So when determining the major aspects of your world, the prevailing systems and the key geographical features, consider what type of pressures these components are creating. In The Outer Worlds (Obsidian Entertainment, 2019), the sci-fi setting is constructed around the premise of corporations having created colonies in space built around the business in question. Planets do not belong to a civilization; they belong to a corporation. And this capitalism-as-rule is exerting a specific pressure on the characters in that world, namely in the variety of ways that they respond to and exist under the rule of their employer. One of the first major missions of the game is to speak to deserters in the Spacer’s Choice corporation-colony on Edgewater. Edgewater, a colony of Spacer’s Choice workers, requires more electrical power in order to support their life there. And the only way to do so is to redirect the power supply from a collective of deserters, who left Edgewater as a form of resistance to the horrific decisions that got made in the name of running an efficient business. Players are tasked with making the decision of whose power supply to cut off (as the player requires a power regulator from one of the colonies). The worldbuilding here creates the moral quandary that players must confront, in terms of recognizing the ways in which the systems of power (Spacer’s Choice controlling Edgewater) exert different pressures on the people there (both the workers of Edgewater and the deserters).

We can use the way we’ve built our world as a story engine to provide possible obstacles to our characters in really compelling ways. The Edgewater example from The Outer Worlds doesn’t exclude violence-based conflict, but it’s more focused on understanding the different pressures each group is experiencing and navigating the obstacles they both face. Worldbuilding is a way of setting up inherent pressures in the world that will then bear down on your characters to create meaningful character arcs and plot points that grow and evolve both your character and your world. But it will also set up missions, specific gameplay moments, as well as environment and character art and sound design. These pressures can also become the basis for specific mechanics, verbs, and interactions inherent to the gameplay of your world, what tools characters and players have for engaging with the pressures the worldbuilding is exerting is gameplay, and how characters respond to pressure and conflict is both worldbuilding texture and a basis for interactivity.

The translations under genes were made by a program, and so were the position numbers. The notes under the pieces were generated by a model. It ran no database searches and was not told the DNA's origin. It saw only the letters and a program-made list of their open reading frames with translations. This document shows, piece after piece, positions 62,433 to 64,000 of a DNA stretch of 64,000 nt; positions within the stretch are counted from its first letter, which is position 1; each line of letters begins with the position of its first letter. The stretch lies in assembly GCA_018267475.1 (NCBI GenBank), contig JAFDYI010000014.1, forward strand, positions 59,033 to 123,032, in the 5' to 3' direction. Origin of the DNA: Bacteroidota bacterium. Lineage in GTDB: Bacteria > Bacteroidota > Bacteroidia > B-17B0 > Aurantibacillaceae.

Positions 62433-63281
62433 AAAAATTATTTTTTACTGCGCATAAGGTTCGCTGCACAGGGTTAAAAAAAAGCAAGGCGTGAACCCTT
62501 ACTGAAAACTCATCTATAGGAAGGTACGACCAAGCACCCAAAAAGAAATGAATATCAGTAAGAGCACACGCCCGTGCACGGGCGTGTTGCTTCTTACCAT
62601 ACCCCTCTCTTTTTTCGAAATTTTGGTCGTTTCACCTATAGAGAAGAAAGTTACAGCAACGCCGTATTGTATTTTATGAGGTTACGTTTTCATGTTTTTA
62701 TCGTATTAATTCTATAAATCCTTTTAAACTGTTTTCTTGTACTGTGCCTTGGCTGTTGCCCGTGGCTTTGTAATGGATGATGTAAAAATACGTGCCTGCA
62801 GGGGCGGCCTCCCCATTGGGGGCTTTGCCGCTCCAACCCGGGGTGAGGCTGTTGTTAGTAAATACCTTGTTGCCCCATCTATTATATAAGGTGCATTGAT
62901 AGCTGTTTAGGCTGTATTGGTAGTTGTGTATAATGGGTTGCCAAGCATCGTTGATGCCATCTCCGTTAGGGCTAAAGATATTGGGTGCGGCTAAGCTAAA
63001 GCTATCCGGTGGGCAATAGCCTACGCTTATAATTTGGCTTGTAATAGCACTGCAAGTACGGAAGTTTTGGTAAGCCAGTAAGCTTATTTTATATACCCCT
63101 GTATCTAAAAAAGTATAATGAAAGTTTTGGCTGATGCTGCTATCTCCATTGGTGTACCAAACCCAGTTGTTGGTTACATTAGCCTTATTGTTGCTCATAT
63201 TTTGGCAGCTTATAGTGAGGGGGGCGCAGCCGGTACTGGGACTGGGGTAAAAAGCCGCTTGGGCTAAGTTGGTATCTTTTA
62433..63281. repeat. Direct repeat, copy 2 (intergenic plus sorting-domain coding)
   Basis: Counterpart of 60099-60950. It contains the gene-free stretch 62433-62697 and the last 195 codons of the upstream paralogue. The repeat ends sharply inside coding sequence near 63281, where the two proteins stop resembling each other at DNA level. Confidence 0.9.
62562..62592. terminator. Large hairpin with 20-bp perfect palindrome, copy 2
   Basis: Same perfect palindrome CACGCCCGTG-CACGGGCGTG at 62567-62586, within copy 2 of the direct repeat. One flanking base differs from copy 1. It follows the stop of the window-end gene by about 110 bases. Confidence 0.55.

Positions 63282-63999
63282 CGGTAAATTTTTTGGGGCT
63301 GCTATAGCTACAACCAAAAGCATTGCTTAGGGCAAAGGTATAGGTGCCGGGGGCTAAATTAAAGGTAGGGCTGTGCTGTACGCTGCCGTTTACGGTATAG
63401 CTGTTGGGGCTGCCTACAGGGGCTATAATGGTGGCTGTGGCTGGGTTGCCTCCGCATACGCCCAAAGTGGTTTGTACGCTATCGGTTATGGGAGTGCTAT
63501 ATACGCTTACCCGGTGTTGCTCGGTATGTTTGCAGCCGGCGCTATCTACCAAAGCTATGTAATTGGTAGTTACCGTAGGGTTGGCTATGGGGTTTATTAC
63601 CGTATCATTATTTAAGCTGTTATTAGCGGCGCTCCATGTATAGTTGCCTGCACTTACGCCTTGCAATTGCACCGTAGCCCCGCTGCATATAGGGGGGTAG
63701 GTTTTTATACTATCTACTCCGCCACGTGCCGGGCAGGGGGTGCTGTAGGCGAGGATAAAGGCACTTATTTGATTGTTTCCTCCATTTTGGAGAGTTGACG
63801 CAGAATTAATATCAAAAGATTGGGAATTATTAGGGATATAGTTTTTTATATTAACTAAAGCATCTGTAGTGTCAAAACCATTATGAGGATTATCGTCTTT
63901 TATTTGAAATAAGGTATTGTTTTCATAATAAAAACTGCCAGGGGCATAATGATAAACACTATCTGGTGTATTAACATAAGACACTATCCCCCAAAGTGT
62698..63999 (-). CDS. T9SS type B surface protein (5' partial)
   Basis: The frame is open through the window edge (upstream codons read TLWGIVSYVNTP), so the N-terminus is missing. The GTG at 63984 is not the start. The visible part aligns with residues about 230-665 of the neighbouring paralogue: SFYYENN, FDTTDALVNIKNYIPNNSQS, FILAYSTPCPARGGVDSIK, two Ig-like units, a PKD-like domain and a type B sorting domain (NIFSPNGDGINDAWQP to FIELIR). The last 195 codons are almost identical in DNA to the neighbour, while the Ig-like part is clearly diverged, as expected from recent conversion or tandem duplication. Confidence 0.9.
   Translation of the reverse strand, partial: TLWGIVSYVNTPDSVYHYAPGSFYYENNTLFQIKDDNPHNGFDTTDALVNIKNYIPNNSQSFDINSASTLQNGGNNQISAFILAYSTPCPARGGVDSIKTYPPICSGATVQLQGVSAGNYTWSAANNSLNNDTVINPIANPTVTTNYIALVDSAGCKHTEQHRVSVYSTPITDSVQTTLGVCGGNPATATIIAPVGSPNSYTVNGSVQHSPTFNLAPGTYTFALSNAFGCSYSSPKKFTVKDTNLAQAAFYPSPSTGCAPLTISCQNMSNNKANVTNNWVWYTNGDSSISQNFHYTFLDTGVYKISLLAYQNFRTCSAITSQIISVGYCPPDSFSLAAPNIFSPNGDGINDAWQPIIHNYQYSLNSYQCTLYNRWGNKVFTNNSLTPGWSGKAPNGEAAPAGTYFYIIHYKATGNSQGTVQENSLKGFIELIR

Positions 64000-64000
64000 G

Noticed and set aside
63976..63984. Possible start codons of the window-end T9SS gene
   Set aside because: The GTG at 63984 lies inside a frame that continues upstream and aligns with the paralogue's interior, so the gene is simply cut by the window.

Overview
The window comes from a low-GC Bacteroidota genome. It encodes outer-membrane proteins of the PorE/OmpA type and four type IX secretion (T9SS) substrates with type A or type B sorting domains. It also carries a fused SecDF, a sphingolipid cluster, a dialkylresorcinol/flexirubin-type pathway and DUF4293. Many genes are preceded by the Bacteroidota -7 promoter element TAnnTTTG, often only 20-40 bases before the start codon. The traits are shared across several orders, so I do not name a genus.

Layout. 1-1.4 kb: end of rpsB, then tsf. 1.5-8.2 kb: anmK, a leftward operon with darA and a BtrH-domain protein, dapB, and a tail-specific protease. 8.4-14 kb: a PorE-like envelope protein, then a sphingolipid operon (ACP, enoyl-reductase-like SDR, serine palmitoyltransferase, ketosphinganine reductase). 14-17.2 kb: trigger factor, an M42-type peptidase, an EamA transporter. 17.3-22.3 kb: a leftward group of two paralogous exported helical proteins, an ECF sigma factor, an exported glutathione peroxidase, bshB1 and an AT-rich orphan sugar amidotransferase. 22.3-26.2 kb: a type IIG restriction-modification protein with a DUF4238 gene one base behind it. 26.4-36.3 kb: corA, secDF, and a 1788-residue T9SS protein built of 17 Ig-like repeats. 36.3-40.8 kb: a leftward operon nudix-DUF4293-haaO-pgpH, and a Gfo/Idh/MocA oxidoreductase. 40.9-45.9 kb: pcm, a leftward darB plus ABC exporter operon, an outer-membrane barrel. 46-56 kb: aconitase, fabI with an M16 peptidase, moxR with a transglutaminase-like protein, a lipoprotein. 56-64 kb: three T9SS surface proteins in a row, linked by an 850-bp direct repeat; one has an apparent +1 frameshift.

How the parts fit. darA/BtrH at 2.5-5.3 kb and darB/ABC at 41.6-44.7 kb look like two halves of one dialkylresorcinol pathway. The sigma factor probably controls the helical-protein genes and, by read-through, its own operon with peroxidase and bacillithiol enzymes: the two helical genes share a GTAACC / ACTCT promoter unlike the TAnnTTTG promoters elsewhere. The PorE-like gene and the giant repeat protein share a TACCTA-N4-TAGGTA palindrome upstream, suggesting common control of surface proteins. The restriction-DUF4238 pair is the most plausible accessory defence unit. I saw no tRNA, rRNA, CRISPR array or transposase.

Kaitlin Tremblay (they/she) is a writer and game designer, as well as a former book editor and media critic. For over the past 10 years, Tremblay has worked across the video game industry, including on titles such as Watch Dogs Legion (Ubisoft), Grindstone (Capybara Games), and A Mortician’s Tale (Laundry Bear Games). Tremblay’s personal game development work has focused on making horror games about difficult subject matter, and they are a public speaker and community organizer, serving on the board of advisors for GDC’s Independent Games Summit. Tremblay is also a speculative fiction writer, with a focus on horror, and was the co-editor of the award-nominated anthology Those Who Make Us: Canadian Creature, Myth, and Monster Stories (Exile Editions). They are also the author of the deep dive into the Borderlands franchise and its storytelling, Ain’t No Place for a Hero: Borderlands (ECW Press). Their full work can be found on their website: www.thatmonstergames.com